Jay sticks in my memory, but I have met people who associate all sorts of innocent activities with poor vision. Blindness caused by overuse of the eyes is a particularly long standing belief: 350 years ago John Milton wrote “from the twelfth year of my age I scarcely ever went from my lessons to bed before midnight; which indeed was the first cause of injury to my eyes.”5 Nearly every week I will hear someone say, “If only I hadn’t read so much as a child,” or “I wish I hadn’t watched TV with the lights off.”

The fear of blindness is so strong that it can be used as a parenting tool. I am frequently asked to tell children to spend less time on their iPad as it is “bad for their eyes” (it is not, or at least no worse than reading a book). Older colleagues tell me they were asked the same thing about videos, and before that color television was seen as somehow more harmful than black-and-white. Until the 1920s, official advice from the Chief Medical Officer of the London Education Board was that short-sighted schoolchildren should not be allowed to read or write, and were told that reading for pleasure “is a vice until fully grown.”6 I am waiting for the first time I meet someone who blames their blindness on too much time spent in virtual reality.

Jay knew that his eye disease was genetic, so why blame himself for his blindness? Health beliefs are complex: people often take Western and Chinese medicines simultaneously, or continue with prescribed medication when making a pilgrimage to Lourdes. It is completely plausible to believe in genetics and the sins of self-pollution. Losing sight is a form of bereavement, and guilt is a common stage of the grieving process. It is this sense of guilt which John Marten and his peers exploited to financial gain.

I have met Jay a few more times since this consultation. He continues to tell tales of life with visual impairment and keeps promising to start a blog. He appears to have adapted well to his sight loss, but Jay’s story shows John Marten’s get-rich-quick scheme still causes anxiety in twenty-first century London.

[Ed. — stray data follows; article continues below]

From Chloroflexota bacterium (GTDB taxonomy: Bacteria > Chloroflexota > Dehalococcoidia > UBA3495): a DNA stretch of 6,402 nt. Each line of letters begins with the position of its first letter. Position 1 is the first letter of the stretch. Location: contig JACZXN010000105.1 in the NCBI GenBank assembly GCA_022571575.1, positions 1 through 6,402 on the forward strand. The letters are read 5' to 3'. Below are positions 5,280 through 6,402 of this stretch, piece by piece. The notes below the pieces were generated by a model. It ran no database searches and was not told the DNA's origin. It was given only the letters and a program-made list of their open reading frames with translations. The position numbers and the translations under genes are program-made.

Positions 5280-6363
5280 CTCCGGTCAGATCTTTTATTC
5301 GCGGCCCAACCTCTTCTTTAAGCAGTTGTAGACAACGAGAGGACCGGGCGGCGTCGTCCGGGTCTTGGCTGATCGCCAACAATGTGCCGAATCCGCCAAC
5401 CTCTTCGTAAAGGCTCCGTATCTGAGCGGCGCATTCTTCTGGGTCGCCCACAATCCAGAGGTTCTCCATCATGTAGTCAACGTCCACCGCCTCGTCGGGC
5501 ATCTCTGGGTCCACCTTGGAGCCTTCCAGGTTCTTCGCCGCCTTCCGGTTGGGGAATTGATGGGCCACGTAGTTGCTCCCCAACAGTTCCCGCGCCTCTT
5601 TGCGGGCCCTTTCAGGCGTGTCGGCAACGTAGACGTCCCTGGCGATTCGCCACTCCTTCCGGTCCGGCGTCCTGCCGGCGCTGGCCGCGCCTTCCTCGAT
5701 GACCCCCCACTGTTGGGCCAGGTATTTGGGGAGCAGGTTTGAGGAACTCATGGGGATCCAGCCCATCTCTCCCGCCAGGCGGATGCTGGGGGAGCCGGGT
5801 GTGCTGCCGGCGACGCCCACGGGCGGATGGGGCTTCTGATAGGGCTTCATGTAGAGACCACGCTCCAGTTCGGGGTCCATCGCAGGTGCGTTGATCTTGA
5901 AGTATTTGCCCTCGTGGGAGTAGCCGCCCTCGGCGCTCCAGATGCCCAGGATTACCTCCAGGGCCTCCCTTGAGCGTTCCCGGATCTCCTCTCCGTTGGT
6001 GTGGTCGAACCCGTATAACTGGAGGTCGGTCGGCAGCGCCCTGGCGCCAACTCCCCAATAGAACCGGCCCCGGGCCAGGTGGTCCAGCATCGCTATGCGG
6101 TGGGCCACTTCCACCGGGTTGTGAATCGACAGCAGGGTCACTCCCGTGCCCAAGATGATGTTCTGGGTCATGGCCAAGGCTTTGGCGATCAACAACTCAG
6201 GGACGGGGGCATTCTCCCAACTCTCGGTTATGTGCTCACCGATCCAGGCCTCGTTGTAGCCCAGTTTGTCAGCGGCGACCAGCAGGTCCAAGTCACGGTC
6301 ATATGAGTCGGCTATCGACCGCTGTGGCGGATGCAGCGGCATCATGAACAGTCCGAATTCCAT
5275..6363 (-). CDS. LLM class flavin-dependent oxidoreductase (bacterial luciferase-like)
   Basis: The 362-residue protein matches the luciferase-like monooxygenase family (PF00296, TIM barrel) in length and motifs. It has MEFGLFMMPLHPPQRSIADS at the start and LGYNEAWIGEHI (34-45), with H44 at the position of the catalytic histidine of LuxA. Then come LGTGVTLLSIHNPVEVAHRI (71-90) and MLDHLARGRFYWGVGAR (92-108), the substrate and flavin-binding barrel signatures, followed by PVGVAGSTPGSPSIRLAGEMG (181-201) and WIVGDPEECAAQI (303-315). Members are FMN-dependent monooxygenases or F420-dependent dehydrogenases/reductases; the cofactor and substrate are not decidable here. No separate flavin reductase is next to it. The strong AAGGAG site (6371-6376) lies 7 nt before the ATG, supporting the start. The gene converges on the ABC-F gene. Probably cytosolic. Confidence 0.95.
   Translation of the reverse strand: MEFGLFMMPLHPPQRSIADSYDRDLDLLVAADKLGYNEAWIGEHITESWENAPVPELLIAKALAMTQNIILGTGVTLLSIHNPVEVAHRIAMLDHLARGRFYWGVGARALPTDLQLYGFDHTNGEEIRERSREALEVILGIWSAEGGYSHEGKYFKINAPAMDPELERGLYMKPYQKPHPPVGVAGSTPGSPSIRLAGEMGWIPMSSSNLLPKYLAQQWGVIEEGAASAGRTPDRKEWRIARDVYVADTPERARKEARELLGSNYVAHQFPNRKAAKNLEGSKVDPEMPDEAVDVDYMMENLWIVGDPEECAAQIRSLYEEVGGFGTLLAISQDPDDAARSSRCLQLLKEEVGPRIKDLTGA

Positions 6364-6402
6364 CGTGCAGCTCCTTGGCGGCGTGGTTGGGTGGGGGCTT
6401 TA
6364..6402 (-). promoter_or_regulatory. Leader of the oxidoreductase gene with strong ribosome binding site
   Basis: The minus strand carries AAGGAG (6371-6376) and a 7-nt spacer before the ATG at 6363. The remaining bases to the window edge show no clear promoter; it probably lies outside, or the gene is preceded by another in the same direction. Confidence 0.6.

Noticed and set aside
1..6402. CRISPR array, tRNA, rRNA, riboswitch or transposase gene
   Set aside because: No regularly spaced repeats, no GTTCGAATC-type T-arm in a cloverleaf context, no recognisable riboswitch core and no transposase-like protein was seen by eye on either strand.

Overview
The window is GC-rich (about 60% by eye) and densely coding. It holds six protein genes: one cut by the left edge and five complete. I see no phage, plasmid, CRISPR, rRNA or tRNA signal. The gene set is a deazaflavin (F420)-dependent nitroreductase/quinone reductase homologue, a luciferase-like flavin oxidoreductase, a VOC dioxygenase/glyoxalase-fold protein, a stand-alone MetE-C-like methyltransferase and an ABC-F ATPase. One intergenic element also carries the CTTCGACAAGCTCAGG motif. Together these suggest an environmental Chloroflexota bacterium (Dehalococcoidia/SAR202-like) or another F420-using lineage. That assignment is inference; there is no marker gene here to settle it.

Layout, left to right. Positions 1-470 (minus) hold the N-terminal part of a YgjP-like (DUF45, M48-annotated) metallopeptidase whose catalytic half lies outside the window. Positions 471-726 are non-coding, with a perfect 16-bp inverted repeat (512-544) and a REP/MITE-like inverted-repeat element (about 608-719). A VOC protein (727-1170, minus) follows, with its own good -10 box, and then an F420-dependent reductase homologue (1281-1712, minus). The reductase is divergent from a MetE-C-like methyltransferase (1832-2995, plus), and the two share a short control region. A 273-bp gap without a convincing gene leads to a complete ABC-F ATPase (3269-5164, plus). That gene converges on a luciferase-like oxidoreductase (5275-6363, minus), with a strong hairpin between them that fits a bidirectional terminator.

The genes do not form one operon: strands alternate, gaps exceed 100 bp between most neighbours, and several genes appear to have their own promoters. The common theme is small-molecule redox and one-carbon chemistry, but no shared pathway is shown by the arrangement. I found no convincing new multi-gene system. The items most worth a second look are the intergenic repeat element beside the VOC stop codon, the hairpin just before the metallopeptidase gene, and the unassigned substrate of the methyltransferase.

Note: Jay’s name, description, and clinical details have been changed to preserve his anonymity.



  1. Onania: or, the heinous sin of self-pollution, and all its frightful consequences, (in both sexes,) consider’d; with spiritual and physical advice to those who have already injur’d themselves by this abominable Practice. and now Printed together, in this One Volume. And as the several Passages, in the Former Impressions, that have been charg’d with being Obscure and Ambiguous, are, in These, clear’d up, and explain’d, there will be no more Alterations or Additions made to them, 15th ed. London: printed for, and now sold only by J. Isted, at the Golden-Ball, between St. Dunstan’s Church, and Chancery-Lane End in Fleet-Street, Bookseller, 1730. Eighteenth Century Collections Online (accessed April 4, 2019).
  2.  Thomas W. Laqueur. Solitary Sex: A Cultural History of Masturbation.  New York: Zone Books, 2003
  3. Farrer, W. (William). A short treatise on onanism; or, the detestable vice of self-pollution. Describing the variety of nervous and other disorders, that are occasioned by that shameful practice, or too early and excessive venery, and directing the best method for their cure. By a physician in the country. The second edition. London, 1767. Eighteenth Century Collections Online (accessed 2 April 2019).
  4. Tissot, S. A. D. (Samuel Auguste David). Onanism: or, a treatise upon the disorders produced by masturbation: or, the dangerous effects of secret and excessive venery. By M. Tissot, M.D. Fellow of the Royal Society of London. Member of the Medico-Physical Society of Basle, and of the Oeconomical Society of Berne. Translated from the last Paris edition by A. Hume, M.D. London, 1766. Eighteenth Century Collections Online (accessed 2 April 2019).
  5. Sorsby, A. On the nature of Milton’s blindness. Br J Ophthalmol. 1930;14:339–354, cited in Bartley, G.B., The Blindness of John Milton, Mayo Clinic Proceedings 1993, 68(4):395 – 399
  6. Kerr, J. School vision and the myopic scholar. London: George Allen and Unwin Ltd; 1925.



MICHAEL D. CROSSLAND, PhD, MCOptom, is a Senior Optometrist in Low Vision at Moorfields Eye Hospital and an Honorary Senior Research Associate at University College London. He has particular interests in childhood visual impairment, the use of new technology by people with low vision, and cultural aspects of sight loss. He has published over forty peer-reviewed journal papers and has given invited lectures on four continents.


Highlighted in Frontispiece Volume 11, Issue 3 – Summer 2019

Spring 2019  |  Sections  |  History Essays

Leave a Reply

Your email address will not be published. Required fields are marked *

This site uses Akismet to reduce spam. Learn how your comment data is processed.